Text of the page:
Posted by Nick Legard
Being the wet summer that it has, river flows have been good this season, but it is not the same with bird numbers and breeding success. As stated in the December Update, annual survey numbers were well down on previous years, and breeding success was similar. Our 8 wrybill pairs fledged just 3 chicks – for a productivity of 0.4 (last season they managed 0.7, which was just below the 12-year average of 0.8). There may have been more chicks which fledged, as others were seen at a younger age, but they were not seen flying. The black-fronted terns had an even worse season, probably reflected by the fact that some were still laying eggs in December and January. In my experience, these late breeders very rarely succeed.
The standout success story was the black-billed gulls – not on the river (as none nested there), but down on the dairy farm by SH1. Having a colony of 600-800 birds in the middle of an intensively managed dairy farm was a new experience for all concerned. We wondered how they would handle cows grazing within metres and a centre pivot passing right overhead. I was woken by a phone call at 6.30am to be told that the pivot had just been started for its first run, so gulped down a coffee and raced down to watch. What I did not know was that there was absolutely no need to rush as the pivot moves so slowly that a full 3600 circle takes 2 days! The birds turned out to be not the slightest bit worried by either the pivot or the cows. By early in the New Year, chicks were starting to fly and all have now left the nesting site. Our calculations are that around 300 nests were occupied and that between 300-400 chicks fledged, for a productivity of 1-1.3. We are told by the experts that this is very good. Many thanks to the farm owner and manager, who were keen to assist in any way, and to those who paid regular visits – particularly Grant Davey, who also took some tremendous photos.
The trapping continues as normal, with 11 members tending around 140 traps. Numbers caught remain low, but are picking up as the autumn approaches. This is normal, due to the breeding season coming to its end, and young ones being pushed out to fend for themselves. The demand for DOC200 traps grows and grows, so Geoff Swailes is constantly ordering components and organising trap making sessions.
These usually last for 4-5 hours and are enjoyable gatherings of like-minded folk – attracted not only by the good cause, but also by the good company and Carol Swailes’ excellent lunches. Extras are welcome, so if you would like to help out, please contact Geoff (3128073).
This is now our No 1 concern relative to future bird breeding on the river. Grant Davey has been using aerial photos to determine the extent of invasion over time, and the picture appears to be grim. It may well be the main reason for the decline in bird numbers and breeding this season. As mentioned in the last update, it is not just the obvious lupins, it is also the increase in more permanent gorse and broom (and willow seedlings), plus herbaceous weeds growing in the shallow water feeding sites. We talk about needing a major flood, but ironically, the last one in May 2014, may have been a driver behind our current problem. The size and location of the gorse and broom seedlings indicates that it could have been this flood which introduced seed onto the higher shingle areas – which were relatively weed-free before, and which are the very sites where we most want the birds to breed. The solution will most likely be artificially clearing significant areas by machine. We started this last year (with mixed success), and we will be meeting soon to discuss how we can increase our efforts in the near future.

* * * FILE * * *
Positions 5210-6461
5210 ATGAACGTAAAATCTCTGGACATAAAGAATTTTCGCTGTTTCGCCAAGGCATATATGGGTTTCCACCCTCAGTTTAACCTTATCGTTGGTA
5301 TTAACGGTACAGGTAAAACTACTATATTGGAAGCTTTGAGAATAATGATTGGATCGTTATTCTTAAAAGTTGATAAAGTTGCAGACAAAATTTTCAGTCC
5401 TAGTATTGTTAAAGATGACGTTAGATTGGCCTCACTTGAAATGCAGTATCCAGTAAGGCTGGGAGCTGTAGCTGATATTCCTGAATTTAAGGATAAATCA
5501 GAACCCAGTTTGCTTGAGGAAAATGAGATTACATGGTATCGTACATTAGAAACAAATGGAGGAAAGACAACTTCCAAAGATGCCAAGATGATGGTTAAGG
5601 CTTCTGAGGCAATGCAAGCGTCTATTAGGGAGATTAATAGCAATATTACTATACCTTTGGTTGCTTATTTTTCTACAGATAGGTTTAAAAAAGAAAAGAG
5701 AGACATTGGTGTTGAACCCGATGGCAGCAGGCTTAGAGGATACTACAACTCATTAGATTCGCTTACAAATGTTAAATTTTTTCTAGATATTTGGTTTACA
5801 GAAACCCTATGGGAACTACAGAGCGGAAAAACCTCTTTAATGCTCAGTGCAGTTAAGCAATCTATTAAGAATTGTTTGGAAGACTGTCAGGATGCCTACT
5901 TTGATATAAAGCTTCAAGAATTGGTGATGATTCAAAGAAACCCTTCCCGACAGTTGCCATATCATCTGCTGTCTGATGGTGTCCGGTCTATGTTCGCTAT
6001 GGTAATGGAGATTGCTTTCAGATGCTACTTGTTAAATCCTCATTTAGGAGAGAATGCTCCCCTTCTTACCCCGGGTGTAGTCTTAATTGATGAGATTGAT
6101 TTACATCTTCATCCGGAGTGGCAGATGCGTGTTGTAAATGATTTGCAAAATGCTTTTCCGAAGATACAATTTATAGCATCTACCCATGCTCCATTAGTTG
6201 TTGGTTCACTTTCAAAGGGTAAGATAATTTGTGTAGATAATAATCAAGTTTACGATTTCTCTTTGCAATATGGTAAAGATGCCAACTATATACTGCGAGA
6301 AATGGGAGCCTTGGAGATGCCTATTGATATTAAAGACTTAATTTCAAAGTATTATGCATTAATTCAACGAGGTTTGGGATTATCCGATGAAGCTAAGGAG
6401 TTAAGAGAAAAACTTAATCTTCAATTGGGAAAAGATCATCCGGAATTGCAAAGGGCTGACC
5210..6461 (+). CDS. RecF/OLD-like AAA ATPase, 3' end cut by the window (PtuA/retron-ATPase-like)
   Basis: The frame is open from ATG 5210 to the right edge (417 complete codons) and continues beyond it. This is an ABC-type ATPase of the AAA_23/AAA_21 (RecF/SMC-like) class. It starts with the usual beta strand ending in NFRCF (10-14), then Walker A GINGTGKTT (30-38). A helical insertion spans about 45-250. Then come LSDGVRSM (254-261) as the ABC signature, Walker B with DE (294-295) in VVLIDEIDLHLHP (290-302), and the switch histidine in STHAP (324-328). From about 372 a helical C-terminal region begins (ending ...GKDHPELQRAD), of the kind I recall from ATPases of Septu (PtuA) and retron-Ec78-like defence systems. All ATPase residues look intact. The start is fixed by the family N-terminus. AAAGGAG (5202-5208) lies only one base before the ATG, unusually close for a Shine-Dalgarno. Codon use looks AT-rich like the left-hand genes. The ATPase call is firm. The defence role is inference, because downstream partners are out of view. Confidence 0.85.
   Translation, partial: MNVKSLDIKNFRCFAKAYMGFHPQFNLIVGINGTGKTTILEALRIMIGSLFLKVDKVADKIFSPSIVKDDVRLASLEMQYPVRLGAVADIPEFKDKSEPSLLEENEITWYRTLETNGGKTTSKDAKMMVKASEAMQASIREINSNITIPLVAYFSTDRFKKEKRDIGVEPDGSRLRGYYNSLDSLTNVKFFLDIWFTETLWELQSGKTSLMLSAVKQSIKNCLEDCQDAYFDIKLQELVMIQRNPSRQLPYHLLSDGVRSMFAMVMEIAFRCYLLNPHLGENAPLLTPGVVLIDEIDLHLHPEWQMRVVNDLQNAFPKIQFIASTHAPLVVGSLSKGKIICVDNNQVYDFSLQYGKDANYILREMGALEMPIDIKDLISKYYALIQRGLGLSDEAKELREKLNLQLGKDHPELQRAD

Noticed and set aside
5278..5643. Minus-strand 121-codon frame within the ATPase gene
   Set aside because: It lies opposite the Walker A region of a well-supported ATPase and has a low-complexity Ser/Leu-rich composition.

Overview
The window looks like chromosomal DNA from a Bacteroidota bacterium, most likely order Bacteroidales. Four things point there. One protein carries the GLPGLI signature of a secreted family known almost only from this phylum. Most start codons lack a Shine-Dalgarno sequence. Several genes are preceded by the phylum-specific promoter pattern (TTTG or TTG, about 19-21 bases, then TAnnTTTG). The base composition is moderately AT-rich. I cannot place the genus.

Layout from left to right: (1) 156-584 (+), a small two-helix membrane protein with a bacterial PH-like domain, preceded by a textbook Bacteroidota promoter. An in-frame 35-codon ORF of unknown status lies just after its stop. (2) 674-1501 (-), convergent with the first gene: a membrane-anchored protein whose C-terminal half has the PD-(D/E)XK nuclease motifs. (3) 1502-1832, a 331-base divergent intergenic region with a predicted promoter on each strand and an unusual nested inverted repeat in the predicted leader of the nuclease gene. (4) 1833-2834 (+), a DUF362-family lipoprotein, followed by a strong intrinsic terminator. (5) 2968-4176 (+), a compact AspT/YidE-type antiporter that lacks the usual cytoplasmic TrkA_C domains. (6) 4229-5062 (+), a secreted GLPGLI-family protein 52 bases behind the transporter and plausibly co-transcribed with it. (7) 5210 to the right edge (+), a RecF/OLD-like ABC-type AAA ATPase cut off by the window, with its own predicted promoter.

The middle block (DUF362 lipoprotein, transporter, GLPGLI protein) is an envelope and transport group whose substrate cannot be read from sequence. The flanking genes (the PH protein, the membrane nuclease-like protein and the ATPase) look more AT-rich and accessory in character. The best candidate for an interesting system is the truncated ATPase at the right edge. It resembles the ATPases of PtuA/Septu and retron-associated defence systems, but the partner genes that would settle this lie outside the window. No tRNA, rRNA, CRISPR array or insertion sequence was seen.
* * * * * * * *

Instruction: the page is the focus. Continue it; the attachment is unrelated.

This continues to be high, with the majority of people sympathetic to our cause and acting accordingly. During the season, we have talked to many schools and groups, manned displays (eg., Ohoka market, outside Warehouse, Tuhaitara Open Day), conducted river visits, and featured in media appearances and articles. Needless to say, as the season closes, these activities slow down.
Ashley-Saltwater creek estuary
This is arguably the foremost estuarine shorebird feeding site on the eastern South Island coast, and is of vital importance to the birds breeding further up the river. Hence it was great to see the Waimakariri District Council adopt the Northern Pegasus Bay Bylaw 2016 in July last year. This plan formally recognises the importance of the estuary and aims to secure its sustainable future. We are very pleased to have been invited to be part of a working party which will oversee its implementation.
BRaid (braided river aid)
BRaid has had its busiest season yet – mostly related to The Flock. This now consists of 100s of birds made by school children, and is still doing the rounds in various Canterbury towns. BRaid has also been involved in promoting local bird monitoring on other rivers, such as the Waiau (large tern colony at the Sharks Tooth), the Harper-Avoca / Wilberforce (working with Trustpower), and the Rakaia river mouth – a major tern and gull breeding site.
Next meeting. This is set down for 6pm on Thursday, February 16 in the DOC offices, River Road. Anyone is welcome to attend.
Nick Ledgard, Chair, Ashley-Rakahuri Rivercare Group Inc